To the west is the ruinas de Cartago, the remains of a Catholic church in construction that was wrecked by the 1910 earthquake.

Arenal, of course, is a great place for a weekend visit. The warm water relaxes even though the volcano is not putting on as much of a show these days. The Hotel Arenal Paraíso Resort
 
Guayabo
Instituto Costariccense 
de Turismo photo 
Guayabo overview
& Spa correctly says it is just two and a half hours from San José, but the drive is sometimes rough when the weather is bad. A good bet is to take a commercial vehicle that many hotels can provide even to residents.

Sunday is the time for religious services. One would not have to be Catholic to appreciate the restoration work at the more than 100-year-old  Iglesia La Merced near the park by the same name in downtown San José. Fabulous is an understatement of the $1 million effort done by church officials, the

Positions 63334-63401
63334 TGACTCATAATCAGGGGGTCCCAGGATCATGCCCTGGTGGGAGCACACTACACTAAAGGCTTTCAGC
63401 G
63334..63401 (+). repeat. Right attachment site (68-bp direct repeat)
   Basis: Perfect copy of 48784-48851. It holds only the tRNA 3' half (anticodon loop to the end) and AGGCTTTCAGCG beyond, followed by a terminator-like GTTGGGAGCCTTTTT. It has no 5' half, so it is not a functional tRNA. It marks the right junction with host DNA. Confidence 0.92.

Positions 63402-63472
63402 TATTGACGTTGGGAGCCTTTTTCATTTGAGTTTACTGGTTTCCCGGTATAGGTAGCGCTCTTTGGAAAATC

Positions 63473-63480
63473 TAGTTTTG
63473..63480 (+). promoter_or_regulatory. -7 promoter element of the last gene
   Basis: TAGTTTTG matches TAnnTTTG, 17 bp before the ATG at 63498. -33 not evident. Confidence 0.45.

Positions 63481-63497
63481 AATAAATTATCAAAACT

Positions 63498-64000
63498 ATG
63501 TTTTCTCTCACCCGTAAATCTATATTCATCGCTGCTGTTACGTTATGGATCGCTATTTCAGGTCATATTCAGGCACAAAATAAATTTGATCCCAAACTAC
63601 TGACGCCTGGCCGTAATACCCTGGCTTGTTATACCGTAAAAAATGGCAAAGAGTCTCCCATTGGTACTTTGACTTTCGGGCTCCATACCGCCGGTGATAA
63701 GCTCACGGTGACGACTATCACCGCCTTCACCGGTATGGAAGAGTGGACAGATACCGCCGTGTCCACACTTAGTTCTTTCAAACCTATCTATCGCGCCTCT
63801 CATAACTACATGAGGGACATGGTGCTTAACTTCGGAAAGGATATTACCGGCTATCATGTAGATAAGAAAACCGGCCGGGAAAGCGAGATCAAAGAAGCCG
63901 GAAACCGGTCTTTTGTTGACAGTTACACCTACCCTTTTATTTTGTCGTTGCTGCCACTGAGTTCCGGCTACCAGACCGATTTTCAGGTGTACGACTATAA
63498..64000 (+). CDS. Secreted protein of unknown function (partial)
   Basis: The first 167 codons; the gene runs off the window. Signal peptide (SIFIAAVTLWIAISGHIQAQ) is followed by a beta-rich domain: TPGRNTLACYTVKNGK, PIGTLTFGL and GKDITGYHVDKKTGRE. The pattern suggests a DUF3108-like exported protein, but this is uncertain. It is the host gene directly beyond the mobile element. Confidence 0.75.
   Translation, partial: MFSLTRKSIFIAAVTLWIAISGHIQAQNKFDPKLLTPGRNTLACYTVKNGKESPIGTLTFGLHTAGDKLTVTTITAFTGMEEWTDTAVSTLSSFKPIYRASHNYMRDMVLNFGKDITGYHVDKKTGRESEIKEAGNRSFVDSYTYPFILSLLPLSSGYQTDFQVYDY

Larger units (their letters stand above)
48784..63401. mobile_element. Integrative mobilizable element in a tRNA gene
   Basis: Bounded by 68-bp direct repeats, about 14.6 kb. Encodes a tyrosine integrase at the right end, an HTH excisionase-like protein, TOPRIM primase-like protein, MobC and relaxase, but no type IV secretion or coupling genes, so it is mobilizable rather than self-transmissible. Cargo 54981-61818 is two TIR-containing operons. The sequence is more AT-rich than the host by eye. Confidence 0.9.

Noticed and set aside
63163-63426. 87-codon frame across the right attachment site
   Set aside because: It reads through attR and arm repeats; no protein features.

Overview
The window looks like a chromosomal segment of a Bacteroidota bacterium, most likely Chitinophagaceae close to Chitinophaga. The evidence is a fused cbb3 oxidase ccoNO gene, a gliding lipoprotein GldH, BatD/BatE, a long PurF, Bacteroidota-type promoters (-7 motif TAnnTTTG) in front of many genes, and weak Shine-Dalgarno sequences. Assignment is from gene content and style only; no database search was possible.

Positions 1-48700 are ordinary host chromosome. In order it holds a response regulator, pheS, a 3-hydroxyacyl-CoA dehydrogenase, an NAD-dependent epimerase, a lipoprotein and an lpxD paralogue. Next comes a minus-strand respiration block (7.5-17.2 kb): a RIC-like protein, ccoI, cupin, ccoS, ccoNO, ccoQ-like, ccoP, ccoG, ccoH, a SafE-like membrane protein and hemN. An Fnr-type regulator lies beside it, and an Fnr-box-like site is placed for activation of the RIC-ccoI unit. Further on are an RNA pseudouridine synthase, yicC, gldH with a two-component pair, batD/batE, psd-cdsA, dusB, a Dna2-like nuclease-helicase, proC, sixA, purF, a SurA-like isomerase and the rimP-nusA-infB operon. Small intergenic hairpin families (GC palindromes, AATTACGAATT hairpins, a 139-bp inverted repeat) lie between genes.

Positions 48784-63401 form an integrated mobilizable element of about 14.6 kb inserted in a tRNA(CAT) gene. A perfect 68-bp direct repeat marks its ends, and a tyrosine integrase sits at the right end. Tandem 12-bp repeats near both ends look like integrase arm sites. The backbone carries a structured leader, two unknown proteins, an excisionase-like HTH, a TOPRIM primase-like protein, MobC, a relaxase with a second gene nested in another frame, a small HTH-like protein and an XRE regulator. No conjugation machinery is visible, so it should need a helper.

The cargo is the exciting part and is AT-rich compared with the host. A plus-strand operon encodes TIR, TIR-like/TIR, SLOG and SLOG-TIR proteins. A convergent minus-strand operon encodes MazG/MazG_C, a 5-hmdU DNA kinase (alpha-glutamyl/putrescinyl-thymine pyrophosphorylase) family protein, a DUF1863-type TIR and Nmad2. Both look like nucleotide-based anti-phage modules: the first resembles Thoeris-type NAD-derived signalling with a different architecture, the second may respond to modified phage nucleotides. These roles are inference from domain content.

municipality and Cervercería Costa Rica.

Those seeking a service in English can visit the International Baptist Church in Guachipelín, Escazú,  either at 9 a.m. or 11:30 a.m. Sunday.
A special program this week features  Rick Muchow, former music and worship pastor at Southern California's Saddleback Church for 24 years. He has recorded 24 CDs.

Those attending the 9 a.m. service will have time to drop by Parque la Sabana to watch one or more Sunday baseball games, if the weather cooperates.
 
basilica
A.M. Costa Rica file photo 
Basilica in Cartago
This is real hardball, and some of the players are U.S. Major League quality.  Many are Nicaraguan.

La Sabana is the place many Costa Ricans visit Sundays for picnics and family gatherings. The park is the former airport, and the former terminal and control tower is now the Museo de Arte Costarricense,  which is  open from 9 to 4 Tuesday through Sundays.